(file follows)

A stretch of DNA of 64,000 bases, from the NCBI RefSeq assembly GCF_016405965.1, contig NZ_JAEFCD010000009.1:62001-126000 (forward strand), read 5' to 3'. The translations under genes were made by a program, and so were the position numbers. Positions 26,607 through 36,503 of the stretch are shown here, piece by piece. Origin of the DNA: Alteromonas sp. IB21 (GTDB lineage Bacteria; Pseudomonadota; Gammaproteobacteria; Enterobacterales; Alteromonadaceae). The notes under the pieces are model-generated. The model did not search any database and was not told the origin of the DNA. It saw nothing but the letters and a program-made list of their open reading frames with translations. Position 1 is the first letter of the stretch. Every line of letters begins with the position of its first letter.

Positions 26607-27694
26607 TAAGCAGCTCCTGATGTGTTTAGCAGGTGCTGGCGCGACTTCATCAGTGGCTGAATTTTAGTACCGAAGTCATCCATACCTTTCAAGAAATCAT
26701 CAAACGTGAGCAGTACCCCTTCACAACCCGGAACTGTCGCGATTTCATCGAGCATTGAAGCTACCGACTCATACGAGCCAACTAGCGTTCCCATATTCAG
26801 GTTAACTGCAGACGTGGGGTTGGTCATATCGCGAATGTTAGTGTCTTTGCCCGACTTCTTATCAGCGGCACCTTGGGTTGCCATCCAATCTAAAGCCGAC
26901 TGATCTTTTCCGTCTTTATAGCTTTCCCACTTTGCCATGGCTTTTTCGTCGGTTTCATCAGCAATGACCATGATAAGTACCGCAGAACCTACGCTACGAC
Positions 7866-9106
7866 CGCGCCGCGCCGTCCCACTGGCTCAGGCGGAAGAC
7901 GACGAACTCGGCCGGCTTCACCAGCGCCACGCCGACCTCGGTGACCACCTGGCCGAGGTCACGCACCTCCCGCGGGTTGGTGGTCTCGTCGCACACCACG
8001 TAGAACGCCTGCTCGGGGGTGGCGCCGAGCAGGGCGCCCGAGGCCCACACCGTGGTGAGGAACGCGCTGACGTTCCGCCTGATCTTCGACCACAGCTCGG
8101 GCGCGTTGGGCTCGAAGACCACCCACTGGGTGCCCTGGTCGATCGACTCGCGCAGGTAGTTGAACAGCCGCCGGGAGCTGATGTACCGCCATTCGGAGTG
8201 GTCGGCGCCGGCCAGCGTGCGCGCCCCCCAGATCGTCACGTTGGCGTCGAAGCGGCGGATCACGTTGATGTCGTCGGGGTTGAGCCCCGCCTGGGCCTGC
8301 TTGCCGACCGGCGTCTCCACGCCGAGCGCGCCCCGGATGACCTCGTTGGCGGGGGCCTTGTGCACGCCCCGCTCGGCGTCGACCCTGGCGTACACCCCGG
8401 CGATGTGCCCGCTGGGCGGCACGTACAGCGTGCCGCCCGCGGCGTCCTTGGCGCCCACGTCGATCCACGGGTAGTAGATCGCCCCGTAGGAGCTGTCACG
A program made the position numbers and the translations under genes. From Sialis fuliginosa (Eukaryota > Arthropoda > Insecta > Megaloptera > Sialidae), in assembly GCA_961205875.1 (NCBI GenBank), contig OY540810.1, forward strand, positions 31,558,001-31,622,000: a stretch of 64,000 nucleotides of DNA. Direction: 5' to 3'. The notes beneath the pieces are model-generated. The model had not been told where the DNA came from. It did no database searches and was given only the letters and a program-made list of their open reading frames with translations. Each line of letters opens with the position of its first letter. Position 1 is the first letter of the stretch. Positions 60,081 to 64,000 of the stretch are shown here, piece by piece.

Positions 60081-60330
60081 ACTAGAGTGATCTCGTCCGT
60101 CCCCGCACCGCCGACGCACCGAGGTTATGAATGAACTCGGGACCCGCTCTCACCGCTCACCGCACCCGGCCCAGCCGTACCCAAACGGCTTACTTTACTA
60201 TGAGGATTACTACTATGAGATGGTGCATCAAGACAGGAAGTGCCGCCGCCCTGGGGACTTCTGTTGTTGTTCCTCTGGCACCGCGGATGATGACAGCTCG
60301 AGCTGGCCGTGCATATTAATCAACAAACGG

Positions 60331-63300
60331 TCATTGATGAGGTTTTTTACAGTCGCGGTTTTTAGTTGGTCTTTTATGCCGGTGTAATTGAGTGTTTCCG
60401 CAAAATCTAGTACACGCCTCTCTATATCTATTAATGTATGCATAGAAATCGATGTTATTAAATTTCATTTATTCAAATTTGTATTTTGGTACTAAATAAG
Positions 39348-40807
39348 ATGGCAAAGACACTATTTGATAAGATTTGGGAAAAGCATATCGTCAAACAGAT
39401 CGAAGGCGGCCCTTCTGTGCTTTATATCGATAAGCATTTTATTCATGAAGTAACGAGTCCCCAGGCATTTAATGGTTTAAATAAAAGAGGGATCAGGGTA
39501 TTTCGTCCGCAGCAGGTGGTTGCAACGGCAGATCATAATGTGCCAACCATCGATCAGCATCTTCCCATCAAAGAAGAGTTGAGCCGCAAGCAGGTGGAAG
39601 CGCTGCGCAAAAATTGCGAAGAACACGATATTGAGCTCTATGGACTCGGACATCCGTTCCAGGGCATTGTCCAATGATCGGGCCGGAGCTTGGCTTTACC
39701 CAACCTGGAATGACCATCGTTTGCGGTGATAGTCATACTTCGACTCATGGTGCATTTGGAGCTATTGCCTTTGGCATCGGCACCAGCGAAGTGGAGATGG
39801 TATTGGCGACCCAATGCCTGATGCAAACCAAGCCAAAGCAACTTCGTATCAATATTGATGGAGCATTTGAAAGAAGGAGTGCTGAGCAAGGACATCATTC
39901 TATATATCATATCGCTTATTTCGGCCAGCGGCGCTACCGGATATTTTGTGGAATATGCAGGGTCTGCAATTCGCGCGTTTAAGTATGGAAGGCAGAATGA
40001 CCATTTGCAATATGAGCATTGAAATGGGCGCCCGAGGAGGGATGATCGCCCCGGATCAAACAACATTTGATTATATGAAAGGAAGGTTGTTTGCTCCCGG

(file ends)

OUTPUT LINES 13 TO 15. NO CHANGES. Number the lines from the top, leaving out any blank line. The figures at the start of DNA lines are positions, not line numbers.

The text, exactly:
8301 TTGCCGACCGGCGTCTCCACGCCGAGCGCGCCCCGGATGACCTCGTTGGCGGGGGCCTTGTGCACGCCCCGCTCGGCGTCGACCCTGGCGTACACCCCGG
8401 CGATGTGCCCGCTGGGCGGCACGTACAGCGTGCCGCCCGCGGCGTCCTTGGCGCCCACGTCGATCCACGGGTAGTAGATCGCCCCGTAGGAGCTGTCACG
A program made the position numbers and the translations under genes. From Sialis fuliginosa (Eukaryota > Arthropoda > Insecta > Megaloptera > Sialidae), in assembly GCA_961205875.1 (NCBI GenBank), contig OY540810.1, forward strand, positions 31,558,001-31,622,000: a stretch of 64,000 nucleotides of DNA. Direction: 5' to 3'. The notes beneath the pieces are model-generated. The model had not been told where the DNA came from. It did no database searches and was given only the letters and a program-made list of their open reading frames with translations. Each line of letters opens with the position of its first letter. Position 1 is the first letter of the stretch. Positions 60,081 to 64,000 of the stretch are shown here, piece by piece.